Sarkozy Foe Announces Presidential Bid
Former prime minister Dominique de Villepin announces he will run for president in 2012 on his own platform.
Former French prime minister Dominique de Villepin has announced that he will run for president in 2012, launching his own party, Republique Solidaire (“United Republic”) in Paris on Saturday.
De Villepin served as minister of foreign affairs between 2002 and 2004; as minister of the interior between 2004 and 2005; and as prime minister between 2005 and 2007. He was Jacques Chirac’s favorite for the presidency that year until Nicolas Sarkozy managed to secure the nomination for France’s right-wing party UMP.
In recent years, De Villepin has emerged as a fierce critic of Sarkozy’s, complaining in last Friday’s Le Monde that his administration’s “dominant trait was that it was developing policies with pollsters who every day look at the surveys and ask what publicity stunt they can score.”
Polling data suggest that De Villepin would stand little chance to secure the presidency with barely 8 percent of Frenchmen supporting his bid. Nonetheless, his approval ratings hover near 50 percent which is a far cry from Sarkozy’s own popularity. The president’s approval ratings have sharply decreased in recent weeks to end up balancing around 33 percent.
The dire state of the economy is largely to blame for the mounting discontent shared by French voters. The socialists are prospering, picking up half of the votes nationwide in March’s regional elections, while President Sarkozy’s government is forced to enact austerity measures.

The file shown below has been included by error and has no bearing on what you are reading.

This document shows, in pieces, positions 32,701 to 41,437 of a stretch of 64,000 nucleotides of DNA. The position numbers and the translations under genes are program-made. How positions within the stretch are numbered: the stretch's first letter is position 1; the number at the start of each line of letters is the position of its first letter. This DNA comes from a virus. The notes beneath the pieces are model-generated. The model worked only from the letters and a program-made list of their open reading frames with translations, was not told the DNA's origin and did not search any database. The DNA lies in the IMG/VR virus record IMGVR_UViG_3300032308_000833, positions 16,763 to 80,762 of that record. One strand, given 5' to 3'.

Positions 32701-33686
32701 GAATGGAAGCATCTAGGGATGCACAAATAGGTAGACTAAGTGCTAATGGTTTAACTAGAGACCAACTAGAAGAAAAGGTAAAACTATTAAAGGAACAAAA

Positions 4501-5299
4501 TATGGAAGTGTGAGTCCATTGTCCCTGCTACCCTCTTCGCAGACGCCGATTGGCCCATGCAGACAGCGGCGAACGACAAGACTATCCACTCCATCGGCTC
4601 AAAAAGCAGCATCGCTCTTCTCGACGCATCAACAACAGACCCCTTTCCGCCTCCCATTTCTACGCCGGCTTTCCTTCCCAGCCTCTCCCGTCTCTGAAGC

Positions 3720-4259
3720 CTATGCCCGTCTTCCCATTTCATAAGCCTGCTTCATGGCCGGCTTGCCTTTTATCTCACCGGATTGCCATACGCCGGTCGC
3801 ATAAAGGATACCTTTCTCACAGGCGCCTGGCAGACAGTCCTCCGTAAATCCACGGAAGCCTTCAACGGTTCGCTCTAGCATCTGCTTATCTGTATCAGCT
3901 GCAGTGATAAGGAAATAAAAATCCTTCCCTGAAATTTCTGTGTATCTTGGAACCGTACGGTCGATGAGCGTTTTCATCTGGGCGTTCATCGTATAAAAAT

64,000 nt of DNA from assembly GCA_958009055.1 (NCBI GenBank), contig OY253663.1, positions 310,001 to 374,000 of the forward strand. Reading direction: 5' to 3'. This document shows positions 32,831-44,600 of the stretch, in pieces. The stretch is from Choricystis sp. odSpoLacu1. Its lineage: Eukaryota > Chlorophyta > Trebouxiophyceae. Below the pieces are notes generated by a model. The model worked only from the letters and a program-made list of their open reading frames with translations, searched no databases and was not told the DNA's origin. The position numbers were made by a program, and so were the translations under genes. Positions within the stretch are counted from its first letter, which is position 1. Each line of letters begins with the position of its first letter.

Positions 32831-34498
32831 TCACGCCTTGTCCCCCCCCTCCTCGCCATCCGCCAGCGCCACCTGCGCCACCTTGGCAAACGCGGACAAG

Like much of Europe, France has been unable to control its deficit in the wake of the financial meltdown two years ago. The debt crisis that is raging across the continent won’t stop at France’s borders. Protectionist measures on the part of the Sarkozy government have been able to prevent mass unemployment for now but already, protests are underway because of a scheduled rise of the retirement age from 60 to 62.
De Villepin offers nothing new in this regard. In a recent interview, he even lambasted Europe’s finance rules, describing the 3 percent deficit maximum as “unrealistic.” Brussels, meanwhile, is considering tougher budget rules.
The smooth, patrician De Villepin is downplayed as a bit illuminé — -deranged — by the Sarkozy camp but he may well end up denying them the presidency in 2012. The fact that he has never submitted himself to an election is playing into the hands of critics who like to portray De Villepin as out-of-touch with ordinary voters.
The former prime minister himself claims that he is speaking on behalf of “the orphans of the Republic, les déçus de la politique,” the people disappointed by politics. “That accounts for half of France,” he told Le Monde.
De Villepin probably won’t score enough point to make it through the first round of the presidential election in 2012. But his very candidacy is undermining Sarkozy and the UMP and will weaken them in the years ahead up to the point that they are faced with a strong Socialist Party adversary.